an excellent book about the warring states era of Japan and the three warlords that ended it - it covers mostly the last years of Nobunaga as Yasuke - the hero of the (extremely fascinating) story got to be Nobunaga's personal bodyguard and (it is assumed) survived the assassination to help the Christian daimyo of the Nagasaki area win a famous battle - but it has forays in the past, the immediate future of the storyline and the present day

highly recommended
May 13, 2019 rated it really liked it  ·  review of another edition
I'm not much one for historical biographies, although I do enjoy historical fiction from time to time. Yasuke, frustratingly, is often both and neither of these things.

I bought the book on hearing the news that a film is being planned about Yasuke's life. I hadn't heard of Yasuke before and am partial to a samurai story, so off I went.

Overall, I think it's a good book. Yasuke's story is interesting, there's a lot of court intrigue (anyone who has read Shogun will find themselves at home here) an
Jun 06, 2019 rated it really liked it  ·  review of another edition
Shelves: first-reads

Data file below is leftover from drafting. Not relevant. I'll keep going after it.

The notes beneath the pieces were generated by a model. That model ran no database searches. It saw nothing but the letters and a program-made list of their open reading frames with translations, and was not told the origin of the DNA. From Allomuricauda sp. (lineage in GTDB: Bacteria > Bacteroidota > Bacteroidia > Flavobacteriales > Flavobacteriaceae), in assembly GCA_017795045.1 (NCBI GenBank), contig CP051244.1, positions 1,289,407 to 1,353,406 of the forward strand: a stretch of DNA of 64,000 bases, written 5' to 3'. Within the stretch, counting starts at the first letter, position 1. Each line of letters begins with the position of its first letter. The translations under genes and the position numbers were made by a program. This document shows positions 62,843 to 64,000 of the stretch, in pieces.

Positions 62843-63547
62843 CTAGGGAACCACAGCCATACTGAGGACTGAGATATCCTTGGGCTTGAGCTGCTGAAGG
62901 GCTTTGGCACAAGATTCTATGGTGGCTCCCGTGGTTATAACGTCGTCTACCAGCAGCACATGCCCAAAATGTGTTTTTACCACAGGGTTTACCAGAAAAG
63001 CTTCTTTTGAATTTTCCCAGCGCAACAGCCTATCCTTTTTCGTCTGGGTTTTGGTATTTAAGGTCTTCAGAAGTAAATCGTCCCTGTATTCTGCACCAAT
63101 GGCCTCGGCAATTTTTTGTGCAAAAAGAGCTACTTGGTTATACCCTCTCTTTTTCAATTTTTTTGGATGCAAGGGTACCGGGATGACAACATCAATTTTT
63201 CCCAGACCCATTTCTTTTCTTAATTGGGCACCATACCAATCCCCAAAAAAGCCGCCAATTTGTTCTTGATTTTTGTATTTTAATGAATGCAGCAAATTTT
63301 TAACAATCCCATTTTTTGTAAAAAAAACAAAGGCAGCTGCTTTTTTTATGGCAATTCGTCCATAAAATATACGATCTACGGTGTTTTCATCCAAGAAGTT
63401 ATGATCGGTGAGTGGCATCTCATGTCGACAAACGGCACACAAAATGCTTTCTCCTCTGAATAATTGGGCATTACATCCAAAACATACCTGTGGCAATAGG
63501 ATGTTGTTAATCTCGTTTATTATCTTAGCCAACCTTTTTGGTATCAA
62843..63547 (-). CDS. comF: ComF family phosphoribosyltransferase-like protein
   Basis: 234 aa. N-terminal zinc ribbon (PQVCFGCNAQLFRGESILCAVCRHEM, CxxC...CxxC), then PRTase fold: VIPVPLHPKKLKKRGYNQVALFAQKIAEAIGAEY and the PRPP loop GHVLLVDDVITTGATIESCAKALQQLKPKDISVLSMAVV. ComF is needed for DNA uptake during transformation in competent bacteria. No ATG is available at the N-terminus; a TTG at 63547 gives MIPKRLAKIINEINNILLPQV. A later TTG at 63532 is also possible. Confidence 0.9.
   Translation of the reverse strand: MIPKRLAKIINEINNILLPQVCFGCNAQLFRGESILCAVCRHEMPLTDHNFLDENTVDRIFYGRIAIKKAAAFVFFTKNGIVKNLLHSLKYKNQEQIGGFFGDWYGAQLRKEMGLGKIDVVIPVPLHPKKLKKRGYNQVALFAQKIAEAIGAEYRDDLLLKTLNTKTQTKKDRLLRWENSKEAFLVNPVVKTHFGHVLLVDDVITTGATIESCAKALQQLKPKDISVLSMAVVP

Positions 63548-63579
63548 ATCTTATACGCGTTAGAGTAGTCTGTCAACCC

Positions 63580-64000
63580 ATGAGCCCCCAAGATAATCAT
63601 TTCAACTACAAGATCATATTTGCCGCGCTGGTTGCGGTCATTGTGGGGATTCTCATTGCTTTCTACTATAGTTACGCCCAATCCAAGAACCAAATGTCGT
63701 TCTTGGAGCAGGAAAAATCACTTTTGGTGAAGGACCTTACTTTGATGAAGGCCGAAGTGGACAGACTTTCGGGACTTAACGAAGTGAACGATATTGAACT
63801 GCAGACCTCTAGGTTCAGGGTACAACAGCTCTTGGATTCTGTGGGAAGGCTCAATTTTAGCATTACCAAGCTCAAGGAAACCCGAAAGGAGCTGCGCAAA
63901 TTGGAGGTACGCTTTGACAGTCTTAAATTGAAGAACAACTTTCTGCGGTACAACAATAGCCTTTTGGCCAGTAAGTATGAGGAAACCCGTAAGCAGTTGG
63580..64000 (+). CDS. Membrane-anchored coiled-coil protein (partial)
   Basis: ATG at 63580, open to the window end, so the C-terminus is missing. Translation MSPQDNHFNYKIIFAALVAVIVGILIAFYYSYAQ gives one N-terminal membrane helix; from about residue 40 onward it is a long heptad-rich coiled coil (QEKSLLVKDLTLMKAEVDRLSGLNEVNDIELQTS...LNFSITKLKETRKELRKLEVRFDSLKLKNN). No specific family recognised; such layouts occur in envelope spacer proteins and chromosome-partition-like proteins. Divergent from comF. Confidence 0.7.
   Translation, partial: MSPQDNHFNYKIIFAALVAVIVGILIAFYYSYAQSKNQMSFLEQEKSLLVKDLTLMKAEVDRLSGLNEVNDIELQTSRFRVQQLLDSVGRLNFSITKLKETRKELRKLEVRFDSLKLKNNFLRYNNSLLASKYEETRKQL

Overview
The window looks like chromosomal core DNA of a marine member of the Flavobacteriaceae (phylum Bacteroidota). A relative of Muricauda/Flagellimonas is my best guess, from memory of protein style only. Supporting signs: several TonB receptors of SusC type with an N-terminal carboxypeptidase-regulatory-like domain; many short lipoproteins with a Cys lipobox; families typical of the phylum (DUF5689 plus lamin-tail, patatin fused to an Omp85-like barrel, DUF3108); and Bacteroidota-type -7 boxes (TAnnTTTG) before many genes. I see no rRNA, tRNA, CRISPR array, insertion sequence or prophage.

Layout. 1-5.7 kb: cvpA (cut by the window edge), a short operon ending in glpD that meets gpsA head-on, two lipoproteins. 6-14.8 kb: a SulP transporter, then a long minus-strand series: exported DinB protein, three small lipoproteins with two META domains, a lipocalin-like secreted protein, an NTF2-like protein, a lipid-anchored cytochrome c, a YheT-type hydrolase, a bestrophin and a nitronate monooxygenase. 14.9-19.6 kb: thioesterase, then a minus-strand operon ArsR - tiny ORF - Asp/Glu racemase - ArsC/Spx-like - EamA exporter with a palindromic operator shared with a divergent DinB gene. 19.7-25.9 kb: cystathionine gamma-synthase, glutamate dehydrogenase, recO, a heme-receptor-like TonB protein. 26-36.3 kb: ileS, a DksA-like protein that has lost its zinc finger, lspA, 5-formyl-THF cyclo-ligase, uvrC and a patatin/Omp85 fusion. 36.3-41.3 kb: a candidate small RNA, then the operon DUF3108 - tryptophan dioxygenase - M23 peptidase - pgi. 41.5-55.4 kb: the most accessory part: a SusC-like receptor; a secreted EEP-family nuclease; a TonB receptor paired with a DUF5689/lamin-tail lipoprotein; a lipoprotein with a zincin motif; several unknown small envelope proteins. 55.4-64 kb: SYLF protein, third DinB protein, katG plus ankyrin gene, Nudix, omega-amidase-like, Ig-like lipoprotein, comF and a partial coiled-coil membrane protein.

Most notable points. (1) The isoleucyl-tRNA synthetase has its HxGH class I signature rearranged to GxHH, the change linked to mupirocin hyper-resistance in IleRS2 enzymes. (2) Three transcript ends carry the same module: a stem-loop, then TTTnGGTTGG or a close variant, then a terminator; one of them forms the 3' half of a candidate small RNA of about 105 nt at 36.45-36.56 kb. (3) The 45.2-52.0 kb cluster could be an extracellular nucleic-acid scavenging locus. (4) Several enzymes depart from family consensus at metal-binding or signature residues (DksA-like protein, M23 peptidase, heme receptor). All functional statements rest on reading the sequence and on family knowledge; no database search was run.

I received a copy of this book for free through a Goodreads First Reads Giveaway.

An interesting examination of someone not many may know about. The book is very well researched with many notes which were useful throughout. It's not necessary to read the notes, though, to get the complete picture. While Lockley does drift into 'historical fiction' a little (describing how Yasuke 'feels' at certain points) it's not done excessively, nor does it really distract.

I really didn't know much about feud
Jun 07, 2019 rated it liked it
Compelling "light history" account of Yasuke -- African Samurai. In terms of criticism, I found the last chapter's treatment of contemporary japan's attitudes on race reductive. However, overall the writing and historical treatment are compelling. Recommend.